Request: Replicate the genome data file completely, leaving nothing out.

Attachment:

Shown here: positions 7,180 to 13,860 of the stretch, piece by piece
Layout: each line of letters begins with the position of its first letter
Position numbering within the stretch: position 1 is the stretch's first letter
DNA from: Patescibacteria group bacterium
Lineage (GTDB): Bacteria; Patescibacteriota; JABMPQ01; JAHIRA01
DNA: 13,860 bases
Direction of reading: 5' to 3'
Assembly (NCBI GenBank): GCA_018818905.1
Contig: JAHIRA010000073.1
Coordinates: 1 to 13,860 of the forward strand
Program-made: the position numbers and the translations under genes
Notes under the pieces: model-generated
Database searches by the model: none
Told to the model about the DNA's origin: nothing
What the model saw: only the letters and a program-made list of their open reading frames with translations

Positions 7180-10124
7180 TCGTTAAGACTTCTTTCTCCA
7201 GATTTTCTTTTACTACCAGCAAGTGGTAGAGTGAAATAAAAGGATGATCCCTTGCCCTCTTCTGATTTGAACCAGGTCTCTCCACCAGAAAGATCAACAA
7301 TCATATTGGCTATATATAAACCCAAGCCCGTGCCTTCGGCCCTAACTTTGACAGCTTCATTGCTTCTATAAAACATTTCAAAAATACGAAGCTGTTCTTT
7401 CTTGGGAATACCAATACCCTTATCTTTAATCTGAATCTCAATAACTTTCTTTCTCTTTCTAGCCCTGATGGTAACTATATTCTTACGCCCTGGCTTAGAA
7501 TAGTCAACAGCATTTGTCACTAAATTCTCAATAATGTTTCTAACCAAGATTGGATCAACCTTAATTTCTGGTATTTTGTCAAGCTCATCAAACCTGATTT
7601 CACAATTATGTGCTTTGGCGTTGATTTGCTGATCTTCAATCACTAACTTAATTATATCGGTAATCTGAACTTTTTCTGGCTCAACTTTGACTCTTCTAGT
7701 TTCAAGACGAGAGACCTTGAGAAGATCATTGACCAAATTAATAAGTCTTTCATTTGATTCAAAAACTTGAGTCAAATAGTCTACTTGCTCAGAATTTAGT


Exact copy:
Shown here: positions 7,180 to 13,860 of the stretch, piece by piece
Layout: each line of letters begins with the position of its first letter
Position numbering within the stretch: position 1 is the stretch's first letter
DNA from: Patescibacteria group bacterium
Lineage (GTDB): Bacteria; Patescibacteriota; JABMPQ01; JAHIRA01
DNA: 13,860 bases
Direction of reading: 5' to 3'
Assembly (NCBI GenBank): GCA_018818905.1
Contig: JAHIRA010000073.1
Coordinates: 1 to 13,860 of the forward strand
Program-made: the position numbers and the translations under genes
Notes under the pieces: model-generated
Database searches by the model: none
Told to the model about the DNA's origin: nothing
What the model saw: only the letters and a program-made list of their open reading frames with translations

Positions 7180-10124
7180 TCGTTAAGACTTCTTTCTCCA
7201 GATTTTCTTTTACTACCAGCAAGTGGTAGAGTGAAATAAAAGGATGATCCCTTGCCCTCTTCTGATTTGAACCAGGTCTCTCCACCAGAAAGATCAACAA
7301 TCATATTGGCTATATATAAACCCAAGCCCGTGCCTTCGGCCCTAACTTTGACAGCTTCATTGCTTCTATAAAACATTTCAAAAATACGAAGCTGTTCTTT
7401 CTTGGGAATACCAATACCCTTATCTTTAATCTGAATCTCAATAACTTTCTTTCTCTTTCTAGCCCTGATGGTAACTATATTCTTACGCCCTGGCTTAGAA
7501 TAGTCAACAGCATTTGTCACTAAATTCTCAATAATGTTTCTAACCAAGATTGGATCAACCTTAATTTCTGGTATTTTGTCAAGCTCATCAAACCTGATTT
7601 CACAATTATGTGCTTTGGCGTTGATTTGCTGATCTTCAATCACTAACTTAATTATATCGGTAATCTGAACTTTTTCTGGCTCAACTTTGACTCTTCTAGT
7701 TTCAAGACGAGAGACCTTGAGAAGATCATTGACCAAATTAATAAGTCTTTCATTTGATTCAAAAACTTGAGTCAAATAGTCTACTTGCTCAGAATTTAGT